There is a great website of PhD cartoons called Piled Higher and Deeper that really makes me laugh everytime I feel a bit overwhelmed and seems to have a funny take on all aspects of the PhD. It might be helpful to check it out. And not having a grant yet doesn't make you or your work less valuable in any way-so please don't beat yourself up about this. You are not being fair to yourself and your persistence, talent and determination so far to get to this point. Take care of yourself and best of luck:-)
14 April 2012 00:21
|First, congratulations on starting your program! Sorry to hear you feel like you're "hitting a brick wall." Just my opinion, but I think it's good that you're stepping back and taking a rest.
Could it be that you need more time to adjust? What stands out to me is that you've been out of school for a while, and you said yourself that you're not used to the challenging work schedule. Also, is it true that your colleagues are smarter, or is it that you've been away from your academic field for a while? Actually, it sounds like a great opportunity to "pick their brains" (so to speak). I think it's normal to feel intimidated at the beginning.|
13 April 2012 17:53
|I'm currently unfunded at the moment, though I saved up quite a lot before I started this money is running out fast. I rely heavily on parents for financial support and though I have applied for funding (I've been put on a reserve list) I have not been successful. This further adds to my own insecurities that my ideas and my research are not good enough to be funded. I feel that if I quit I will not only be letting myself down but also my parents because they have given me so much to move away and start my PhD (I'm too afraid at this point to discuss these issues with them). I know if I quit I will struggle to find work, though I may be able to get my old admin job back, this will probably only be temporary again and even if it was permanent there is no chance of promotion.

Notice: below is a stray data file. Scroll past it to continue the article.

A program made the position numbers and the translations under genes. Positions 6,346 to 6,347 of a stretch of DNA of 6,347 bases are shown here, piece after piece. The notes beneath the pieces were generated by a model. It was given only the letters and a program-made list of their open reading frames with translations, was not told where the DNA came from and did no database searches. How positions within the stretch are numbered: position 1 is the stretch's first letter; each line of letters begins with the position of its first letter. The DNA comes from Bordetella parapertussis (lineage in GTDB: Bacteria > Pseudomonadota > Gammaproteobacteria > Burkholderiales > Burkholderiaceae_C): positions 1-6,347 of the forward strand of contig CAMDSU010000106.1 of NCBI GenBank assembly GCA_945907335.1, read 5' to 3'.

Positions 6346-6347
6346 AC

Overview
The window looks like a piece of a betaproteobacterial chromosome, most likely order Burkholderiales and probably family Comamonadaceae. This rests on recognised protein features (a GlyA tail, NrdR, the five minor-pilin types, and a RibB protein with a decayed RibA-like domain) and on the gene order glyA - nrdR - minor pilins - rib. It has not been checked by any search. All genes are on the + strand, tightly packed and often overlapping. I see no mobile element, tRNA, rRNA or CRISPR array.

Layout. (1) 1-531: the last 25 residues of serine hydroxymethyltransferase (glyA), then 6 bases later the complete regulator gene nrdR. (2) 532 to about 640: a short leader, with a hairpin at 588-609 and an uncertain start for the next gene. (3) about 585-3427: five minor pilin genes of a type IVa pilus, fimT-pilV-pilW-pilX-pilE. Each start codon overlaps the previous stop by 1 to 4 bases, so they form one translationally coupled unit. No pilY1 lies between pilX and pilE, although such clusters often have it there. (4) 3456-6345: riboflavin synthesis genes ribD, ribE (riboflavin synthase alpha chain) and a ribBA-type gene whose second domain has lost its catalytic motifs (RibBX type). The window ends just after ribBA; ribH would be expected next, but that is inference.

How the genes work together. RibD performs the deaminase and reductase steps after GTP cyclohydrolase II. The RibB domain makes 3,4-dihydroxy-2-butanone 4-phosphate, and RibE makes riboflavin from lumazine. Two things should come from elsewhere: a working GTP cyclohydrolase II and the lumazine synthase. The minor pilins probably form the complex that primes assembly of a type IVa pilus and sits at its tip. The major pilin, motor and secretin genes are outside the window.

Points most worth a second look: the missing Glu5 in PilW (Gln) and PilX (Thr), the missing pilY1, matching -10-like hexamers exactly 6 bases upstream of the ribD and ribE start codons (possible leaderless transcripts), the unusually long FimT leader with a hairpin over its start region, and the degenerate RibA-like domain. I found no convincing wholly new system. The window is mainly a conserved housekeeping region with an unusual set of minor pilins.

Sorry if it it all seems a bit waffly but had to get it off my chest.
All your thoughts and opinions will be greatly appreciated.|
13 April 2012 17:52
This is my first post but I have been following this forum for a while now and feel that I need some advise.
To try and cut a long story short, I'm currently 12 weeks into my PhD (Criminology) and having a number of lingering doubts about whether I want to continue due to a number of issues.
I finished my Masters about 2 and half years ago and loved studying (I achieved a distinction), though I wasn't the most hard working student and did have a bit of a party lifestyle, when I did knuckle down I was very productive.
Due to financial issues I was not able to move straight onto a PhD programme. I worked for two years in a number of low-paid, temp jobs (from pot-washing to admin) to try and save up to start my PhD. When I raised enough money to get started, I applied and got accepted to the University of my choice. However, I had to decide whether I wanted to accept this place or take up a secure job offer, I found the decision very difficult to make but I voted with my heart and decided to turn down the job.